Monday, October 15, 2007

Working Men

There are always the old men.

Men in their 60s; working men all their lives. Their greeting to one another is, "how's work?" None of my friends would greet each other like that. Some of them, I'm not even sure what it is they do to make their money.

Work, job, career -- for the old men there was no distinction. My great-uncle Charlie was a train conductor. My grandfather worked in a tool factory. One worked on a grounds crew, one was an engineer, one sold insurance. It was their work.

There are always the old men, but they are not the same old men. The old men I first knew were born in the darkling years of the 19th century. When my grandfather and great-uncle were in their prime, most men didn't go to college. Unless you were going to be a scientist or a minister or something. It was the odd kid from the neighborhood who got himself into college. The rest of them, they went to work.

Now it's different. Jim, who was the night watchman in our building, died suddenly a few days ago. He worked like the old men I knew: He cared about it, but in a way you wouldn't notice unless you paid attention to him. And a lot of people didn't. A lot of us came in to this building treating it like the sad joke it is to have a career making money for other people, disguising it as a positive political good or a public service. We came to nickel and dime the owners just a little more than they did us on a given day.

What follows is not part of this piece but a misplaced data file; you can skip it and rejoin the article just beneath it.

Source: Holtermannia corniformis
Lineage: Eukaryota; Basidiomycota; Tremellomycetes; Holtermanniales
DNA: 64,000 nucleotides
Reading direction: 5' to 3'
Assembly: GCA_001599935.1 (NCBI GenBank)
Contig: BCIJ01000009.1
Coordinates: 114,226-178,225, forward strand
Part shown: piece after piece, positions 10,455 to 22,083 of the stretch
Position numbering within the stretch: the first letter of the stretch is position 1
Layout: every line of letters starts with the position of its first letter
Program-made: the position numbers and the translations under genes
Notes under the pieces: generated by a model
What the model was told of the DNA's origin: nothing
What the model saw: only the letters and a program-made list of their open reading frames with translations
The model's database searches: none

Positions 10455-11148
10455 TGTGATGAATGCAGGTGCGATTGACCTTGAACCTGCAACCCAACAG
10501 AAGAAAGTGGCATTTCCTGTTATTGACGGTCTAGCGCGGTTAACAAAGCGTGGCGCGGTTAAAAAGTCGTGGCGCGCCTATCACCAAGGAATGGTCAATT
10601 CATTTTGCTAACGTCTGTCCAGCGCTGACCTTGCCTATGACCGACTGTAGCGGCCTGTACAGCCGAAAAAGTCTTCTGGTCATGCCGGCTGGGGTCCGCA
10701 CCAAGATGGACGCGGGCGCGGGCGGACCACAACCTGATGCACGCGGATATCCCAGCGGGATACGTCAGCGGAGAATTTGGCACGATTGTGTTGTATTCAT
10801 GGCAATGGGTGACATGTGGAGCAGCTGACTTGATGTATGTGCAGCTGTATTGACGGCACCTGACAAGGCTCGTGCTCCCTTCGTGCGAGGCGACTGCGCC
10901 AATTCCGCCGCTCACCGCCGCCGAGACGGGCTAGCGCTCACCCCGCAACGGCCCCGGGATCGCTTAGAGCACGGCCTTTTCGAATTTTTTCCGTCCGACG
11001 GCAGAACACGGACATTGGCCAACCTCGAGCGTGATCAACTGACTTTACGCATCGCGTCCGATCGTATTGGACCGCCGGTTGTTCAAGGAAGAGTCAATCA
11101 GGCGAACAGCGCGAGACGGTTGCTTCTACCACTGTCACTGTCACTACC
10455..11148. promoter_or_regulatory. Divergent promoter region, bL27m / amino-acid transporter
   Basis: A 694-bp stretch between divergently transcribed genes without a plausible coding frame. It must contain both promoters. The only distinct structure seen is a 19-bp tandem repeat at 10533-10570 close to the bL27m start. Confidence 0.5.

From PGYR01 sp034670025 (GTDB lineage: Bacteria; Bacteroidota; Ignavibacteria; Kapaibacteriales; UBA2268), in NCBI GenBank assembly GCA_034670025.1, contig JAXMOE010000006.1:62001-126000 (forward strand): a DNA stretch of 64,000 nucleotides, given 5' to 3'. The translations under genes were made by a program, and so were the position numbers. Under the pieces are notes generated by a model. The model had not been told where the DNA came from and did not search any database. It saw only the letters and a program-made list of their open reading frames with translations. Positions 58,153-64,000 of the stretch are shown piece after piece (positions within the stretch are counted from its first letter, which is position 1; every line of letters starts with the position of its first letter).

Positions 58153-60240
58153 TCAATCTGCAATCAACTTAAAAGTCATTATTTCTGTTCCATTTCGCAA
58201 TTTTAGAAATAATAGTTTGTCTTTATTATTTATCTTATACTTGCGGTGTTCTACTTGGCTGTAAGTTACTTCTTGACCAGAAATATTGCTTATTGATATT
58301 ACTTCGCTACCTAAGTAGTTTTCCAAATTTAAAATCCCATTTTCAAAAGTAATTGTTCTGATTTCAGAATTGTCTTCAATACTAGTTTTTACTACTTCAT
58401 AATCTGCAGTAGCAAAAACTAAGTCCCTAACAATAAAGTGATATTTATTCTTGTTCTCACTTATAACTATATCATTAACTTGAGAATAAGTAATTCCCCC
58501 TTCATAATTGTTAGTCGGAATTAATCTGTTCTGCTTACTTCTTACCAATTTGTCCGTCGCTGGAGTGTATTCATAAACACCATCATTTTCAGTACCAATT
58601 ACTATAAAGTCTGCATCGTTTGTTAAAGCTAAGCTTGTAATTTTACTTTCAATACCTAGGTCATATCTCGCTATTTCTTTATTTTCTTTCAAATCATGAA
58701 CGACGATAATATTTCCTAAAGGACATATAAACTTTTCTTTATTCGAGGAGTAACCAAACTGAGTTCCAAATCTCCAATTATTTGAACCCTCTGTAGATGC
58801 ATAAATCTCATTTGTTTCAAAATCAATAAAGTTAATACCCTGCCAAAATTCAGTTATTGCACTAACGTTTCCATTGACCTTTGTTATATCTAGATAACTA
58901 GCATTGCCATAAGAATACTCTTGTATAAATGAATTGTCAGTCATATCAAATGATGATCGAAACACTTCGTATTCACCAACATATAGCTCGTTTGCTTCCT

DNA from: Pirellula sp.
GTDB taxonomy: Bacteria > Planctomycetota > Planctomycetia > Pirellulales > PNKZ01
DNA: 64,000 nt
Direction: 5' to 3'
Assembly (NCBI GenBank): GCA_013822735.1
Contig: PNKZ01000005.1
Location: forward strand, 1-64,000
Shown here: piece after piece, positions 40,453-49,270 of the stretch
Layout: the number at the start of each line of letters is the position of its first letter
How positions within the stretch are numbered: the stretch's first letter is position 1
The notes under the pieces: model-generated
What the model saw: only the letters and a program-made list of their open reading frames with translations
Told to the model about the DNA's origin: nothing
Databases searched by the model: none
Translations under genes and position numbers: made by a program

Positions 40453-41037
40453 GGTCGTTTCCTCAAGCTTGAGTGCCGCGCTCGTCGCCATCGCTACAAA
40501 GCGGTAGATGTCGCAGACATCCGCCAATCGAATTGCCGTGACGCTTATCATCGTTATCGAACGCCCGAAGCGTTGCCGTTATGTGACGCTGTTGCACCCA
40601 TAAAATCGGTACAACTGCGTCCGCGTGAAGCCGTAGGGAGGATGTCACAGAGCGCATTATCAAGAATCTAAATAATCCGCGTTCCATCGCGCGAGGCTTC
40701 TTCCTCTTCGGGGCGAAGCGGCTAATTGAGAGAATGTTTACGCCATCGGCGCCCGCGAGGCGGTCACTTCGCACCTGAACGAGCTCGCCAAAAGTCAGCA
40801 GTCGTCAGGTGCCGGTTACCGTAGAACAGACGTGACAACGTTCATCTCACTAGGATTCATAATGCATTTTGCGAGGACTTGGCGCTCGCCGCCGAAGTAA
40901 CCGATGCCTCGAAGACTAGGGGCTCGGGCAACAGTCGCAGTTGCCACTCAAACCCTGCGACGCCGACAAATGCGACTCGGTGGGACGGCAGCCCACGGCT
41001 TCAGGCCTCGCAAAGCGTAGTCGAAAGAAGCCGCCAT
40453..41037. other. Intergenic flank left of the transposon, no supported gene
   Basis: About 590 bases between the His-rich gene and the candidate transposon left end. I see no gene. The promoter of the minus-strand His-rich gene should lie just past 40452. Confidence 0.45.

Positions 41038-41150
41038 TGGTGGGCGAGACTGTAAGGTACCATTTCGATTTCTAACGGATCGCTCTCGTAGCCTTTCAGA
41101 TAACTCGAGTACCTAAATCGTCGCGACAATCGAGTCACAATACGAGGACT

So people kidded Jim, and he kidded them back. The women appreciated him more. The older women, coming to and from their cars, at night, sometimes in bad weather. Jim had a way of knowing where they were and what they needed. He had that tall, beefy build of a man who had been strong when he was young, but hadn't been young for a long time.

I learned that at his memorial service. They gave a memorial service for him, and the room filled up and every single person who was there was someone he worked with. When they found him slumped in the alley after the stroke, nobody knew who to call. He didn't have any family. A niece in Pittsburgh or something. Had to give the word to unhook the ventilator.

People he worked with who didn't even know each other sat knee to knee in the banquet room of the restaurant that was part of his "beat." The owners weren't there. The managers were, though, and the secretaries and the waitresses. Nobody was sure if he was a Christian or not. Some thought he might have been Irish. Another security guard who happened to do a little preaching on the side gave a reflection on the Sermon on the Mount, and it was one of the best damn bits of memorializing I've ever heard.

At my first wedding, we invited a lot of people from what was then my office. Within five years I was working somewhere else, and if I still had that wedding album, I'd be at a loss to name some of the faces in it. It seems silly now to include co-workers in something theoretically personal and meaningful.

It would not have seemed so to Jim, I think. He was only 13 years older than I, but what a world apart.